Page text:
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Are soil-dwelling nematodes sensitive to GM Bt maize? qrcode

Apr. 1, 2011

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Apr. 1, 2011
Sebastian Höss of the Institute for Biodiversity in Regensburg has been studying nematodes in agricultural soils for years. Nematodes are very important for soil fertility. In one research project, Sebastian Höss and his team are therefore investigating whether nematodes are sensitive to a particular type of GM maize. No indications of sensitivity have been found so far. The research acitivties are documented in a report and a video clip.

Nematodes, or roundworms, are the most species-rich and abundant group of soil-dwelling organisms, and are found in almost all habitats, including the soil, rivers and lakes and the sea. By specialising in a range of different feeding habits, they occupy key positions in food webs and play a vital role in the soil nutrient cycle.

In a research project funded by the German Ministry of Education and Research, Sebastian Höss is investigating the effects on nematodes of the genetically modified Bt maize cultivar MON89034xMON88017, which contains three different Bt proteins. In the soil, nematodes can be exposed to the Bt proteins from Bt maize and are therefore potentially at risk. In laboratory experiments the scientists initially observed a negative effect of the Bt proteins on the nematodes. The nematodes responded to all three proteins with a significantly reduced breeding rate. However, the worms had been exposed to much higher concentrations of the Bt proteins than one would expect to find in the soil of a Bt maize field.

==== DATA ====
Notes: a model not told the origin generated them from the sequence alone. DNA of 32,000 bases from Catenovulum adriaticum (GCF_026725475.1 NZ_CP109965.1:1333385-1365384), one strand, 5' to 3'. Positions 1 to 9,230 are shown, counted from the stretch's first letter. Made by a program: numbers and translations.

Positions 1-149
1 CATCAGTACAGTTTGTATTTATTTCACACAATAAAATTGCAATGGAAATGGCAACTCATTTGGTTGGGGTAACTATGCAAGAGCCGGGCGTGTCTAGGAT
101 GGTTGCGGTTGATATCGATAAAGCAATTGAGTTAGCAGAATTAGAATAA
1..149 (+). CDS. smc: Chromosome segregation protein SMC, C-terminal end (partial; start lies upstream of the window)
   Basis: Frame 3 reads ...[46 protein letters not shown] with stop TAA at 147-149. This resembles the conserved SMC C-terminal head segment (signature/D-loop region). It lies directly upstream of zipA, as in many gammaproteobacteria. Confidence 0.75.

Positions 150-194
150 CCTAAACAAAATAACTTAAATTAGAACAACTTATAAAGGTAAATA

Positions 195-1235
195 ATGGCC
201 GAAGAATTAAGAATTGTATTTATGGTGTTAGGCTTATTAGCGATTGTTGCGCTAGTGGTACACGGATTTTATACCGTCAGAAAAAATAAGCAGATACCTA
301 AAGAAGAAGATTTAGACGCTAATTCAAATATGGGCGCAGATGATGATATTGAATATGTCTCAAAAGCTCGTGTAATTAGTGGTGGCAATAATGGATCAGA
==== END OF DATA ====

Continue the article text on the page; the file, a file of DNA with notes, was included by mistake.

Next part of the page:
The Bt maize was then grown in field trials for three years and the team investigated whether the nematode communities were any different to those found in the fields of conventional maize, both in terms of numbers and in terms of species composition. According to the preliminary results of the 2008 and 2009 field trials, the Bt maize under investigation has no impact on the nematode communities in the soil. By contrast, significant changes in the nematode community were observed over the course of the growing season, and as a function of the sand content in the soil, irrespective of whether the plot contained genetically modified or conventional maize.

Source: farming monthly

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